European contact and ‘discovery’

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Although European contact with the Indigenous peoples of the Americas dates back to Norse explorations in the 10th Century, the colonization of North America didn’t officially begin until Christopher Columbus met the Taino in the Caribbean in 1492. That “discovery” spawned a series of European voyages across the Atlantic as representatives of England, France, Portugal, Spain, and others met with Indigenous peoples upon their arrival, forming nation-to-nation treaties with tribal nations to ensure peaceful relationships and alliances, to gain access to land and other natural resources, and to establish fur-trading partnerships. As European populations and settlements in North America expanded, the pressure grew to claim more land. After winning its fight for independence in the Revolutionary War, the fledgling American nation negotiated new treaties with tribal nations as settlement expanded westward. To further secure its claims, the United States Supreme Court, in 1823, decided that the federal government has sole authority to negotiate with tribal nations, leaving Indigenous people with only the right to live on the land for which legal ownership belongs entirely to the United States.



Photo: Library of Congress.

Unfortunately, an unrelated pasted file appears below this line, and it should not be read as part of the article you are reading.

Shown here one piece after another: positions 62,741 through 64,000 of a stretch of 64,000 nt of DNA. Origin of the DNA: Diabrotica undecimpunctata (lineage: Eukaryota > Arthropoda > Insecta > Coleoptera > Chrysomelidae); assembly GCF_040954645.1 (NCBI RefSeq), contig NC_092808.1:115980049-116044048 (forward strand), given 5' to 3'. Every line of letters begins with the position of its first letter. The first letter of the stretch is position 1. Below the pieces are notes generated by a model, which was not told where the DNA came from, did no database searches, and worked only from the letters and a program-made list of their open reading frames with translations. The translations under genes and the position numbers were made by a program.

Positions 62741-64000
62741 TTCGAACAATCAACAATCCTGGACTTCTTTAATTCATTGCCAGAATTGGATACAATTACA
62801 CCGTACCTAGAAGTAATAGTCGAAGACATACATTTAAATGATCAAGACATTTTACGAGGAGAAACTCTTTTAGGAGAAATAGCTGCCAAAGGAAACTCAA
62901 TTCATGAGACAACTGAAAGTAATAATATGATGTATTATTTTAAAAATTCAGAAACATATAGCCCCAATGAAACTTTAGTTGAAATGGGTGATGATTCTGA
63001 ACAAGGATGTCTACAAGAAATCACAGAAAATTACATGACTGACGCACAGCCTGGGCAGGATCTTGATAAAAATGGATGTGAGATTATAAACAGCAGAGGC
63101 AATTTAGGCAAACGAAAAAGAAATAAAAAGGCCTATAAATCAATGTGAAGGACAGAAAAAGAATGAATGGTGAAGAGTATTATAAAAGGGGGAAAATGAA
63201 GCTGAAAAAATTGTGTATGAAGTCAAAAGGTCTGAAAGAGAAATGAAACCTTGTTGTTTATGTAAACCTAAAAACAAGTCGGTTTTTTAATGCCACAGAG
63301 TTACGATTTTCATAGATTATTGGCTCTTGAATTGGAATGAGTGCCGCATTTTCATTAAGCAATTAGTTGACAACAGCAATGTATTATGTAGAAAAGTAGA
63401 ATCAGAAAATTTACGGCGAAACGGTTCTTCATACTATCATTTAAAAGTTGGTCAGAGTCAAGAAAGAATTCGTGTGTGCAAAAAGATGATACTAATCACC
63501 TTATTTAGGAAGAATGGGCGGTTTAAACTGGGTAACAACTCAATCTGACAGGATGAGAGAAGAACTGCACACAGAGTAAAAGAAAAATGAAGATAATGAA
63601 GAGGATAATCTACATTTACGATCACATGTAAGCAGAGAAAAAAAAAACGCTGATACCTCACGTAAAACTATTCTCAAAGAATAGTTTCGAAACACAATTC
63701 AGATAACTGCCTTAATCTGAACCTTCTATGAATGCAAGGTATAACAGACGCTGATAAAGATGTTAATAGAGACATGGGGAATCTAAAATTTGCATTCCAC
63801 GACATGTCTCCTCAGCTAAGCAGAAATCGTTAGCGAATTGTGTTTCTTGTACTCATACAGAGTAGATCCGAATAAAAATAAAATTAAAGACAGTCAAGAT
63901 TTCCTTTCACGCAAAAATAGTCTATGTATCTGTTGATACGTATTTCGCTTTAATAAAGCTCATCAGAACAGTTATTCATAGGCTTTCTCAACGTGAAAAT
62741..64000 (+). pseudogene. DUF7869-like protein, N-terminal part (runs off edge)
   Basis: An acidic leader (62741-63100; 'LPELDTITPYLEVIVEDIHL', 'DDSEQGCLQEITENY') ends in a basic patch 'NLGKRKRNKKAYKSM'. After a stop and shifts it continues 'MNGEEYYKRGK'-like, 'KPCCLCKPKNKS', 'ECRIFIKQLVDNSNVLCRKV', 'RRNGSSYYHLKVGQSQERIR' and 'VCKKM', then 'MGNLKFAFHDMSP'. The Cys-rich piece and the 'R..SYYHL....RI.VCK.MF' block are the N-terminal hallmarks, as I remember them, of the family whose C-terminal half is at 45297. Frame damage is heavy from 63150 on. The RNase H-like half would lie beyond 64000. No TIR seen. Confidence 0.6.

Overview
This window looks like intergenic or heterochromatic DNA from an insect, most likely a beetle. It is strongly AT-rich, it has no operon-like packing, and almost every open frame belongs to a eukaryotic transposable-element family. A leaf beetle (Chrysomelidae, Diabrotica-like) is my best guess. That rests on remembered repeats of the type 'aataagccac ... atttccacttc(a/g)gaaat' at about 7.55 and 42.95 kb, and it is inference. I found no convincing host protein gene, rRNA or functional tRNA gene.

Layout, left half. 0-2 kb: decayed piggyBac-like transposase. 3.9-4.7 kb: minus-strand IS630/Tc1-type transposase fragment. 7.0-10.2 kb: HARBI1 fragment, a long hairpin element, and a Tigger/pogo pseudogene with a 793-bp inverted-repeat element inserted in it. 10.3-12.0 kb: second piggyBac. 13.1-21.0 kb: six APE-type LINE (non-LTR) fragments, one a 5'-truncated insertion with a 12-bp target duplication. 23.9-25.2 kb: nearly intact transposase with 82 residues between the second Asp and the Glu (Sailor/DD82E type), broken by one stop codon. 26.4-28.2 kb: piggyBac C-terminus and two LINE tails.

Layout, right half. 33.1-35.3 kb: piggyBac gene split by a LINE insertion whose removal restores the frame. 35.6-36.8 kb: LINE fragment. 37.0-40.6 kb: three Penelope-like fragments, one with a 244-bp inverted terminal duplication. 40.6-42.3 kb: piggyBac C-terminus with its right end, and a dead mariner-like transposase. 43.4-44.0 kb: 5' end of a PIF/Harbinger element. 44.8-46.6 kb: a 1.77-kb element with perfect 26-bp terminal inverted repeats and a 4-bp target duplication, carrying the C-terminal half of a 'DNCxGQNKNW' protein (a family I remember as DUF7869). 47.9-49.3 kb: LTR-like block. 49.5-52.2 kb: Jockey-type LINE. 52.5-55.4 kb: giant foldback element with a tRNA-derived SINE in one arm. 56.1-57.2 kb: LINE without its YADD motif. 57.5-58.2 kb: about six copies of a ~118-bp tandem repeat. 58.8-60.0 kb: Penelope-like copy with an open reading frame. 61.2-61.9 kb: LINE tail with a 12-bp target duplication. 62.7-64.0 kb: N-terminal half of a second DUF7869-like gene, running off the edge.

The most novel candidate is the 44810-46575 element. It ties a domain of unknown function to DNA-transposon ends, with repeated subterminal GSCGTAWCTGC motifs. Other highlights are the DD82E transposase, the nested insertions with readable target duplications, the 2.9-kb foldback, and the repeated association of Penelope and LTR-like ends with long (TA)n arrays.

Facing new financial challenges resulting from the U.S. involvement in World War II, Congress began making plans to cut the domestic budget. Tasking former President Herbert Hoover and a team of researchers with studying the administrative duties of the presidency, President Harry Truman received the recommendation from the Hoover Commission in 1948 that all services provided to tribal nations by the United States should be sent to the states, thereby eliminating its role as trustee. Throughout the 1950s and 60s, the federal government dismantled a wide array of services provided, under both treaty and legislation, to tribal nations. In some instances, this included full termination of tribal nations as a distinct group of people. In supporting its right to do so, the Supreme Court affirmed an earlier court decision in 1955 that Congress has complete authority over tribal nations. Throughout the termination process, an additional million acres of Indigenous land was lost.


Removal & Relocation

Photo: James George Wharton (1903) via Wikimedia Commons

1828 – 1887

In 1828, candidate Andrew Jackson ran on a distinctly anti-Indian platform – the resettlement of tribal nations out of the Southeastern U.S. After winning in a landslide, President Jackson lobbied Congress to pass the Indian Removal Act in 1830, which gave the President authority to negotiate relocation with Cherokee, Chickasaw, Choctaw, Muscogee, and Seminole communities and tribal nations. In 1831 the U.S. Supreme Court ruled that the Cherokee were a dependent domestic nation, making them essentially a ward of the U.S. government. The following year the Court reinforced its 1823 decision that only the United States had the right to deal with tribal nations. By this time, almost every treaty made between the U.S. and tribal nations included land cessions, removal and relocation, or both. Treaties promoting peaceful relations and economic partnerships were largely a relic of the past. The U.S. seized the opportunity to step up the pace of westward expansion by forcefully resettling tribal nations and communities, including the infamous Trail of Tears from 1830 to 1850. In 1871, Congress ended nation-to-nation treaty making and no longer considered tribal nations to be independent.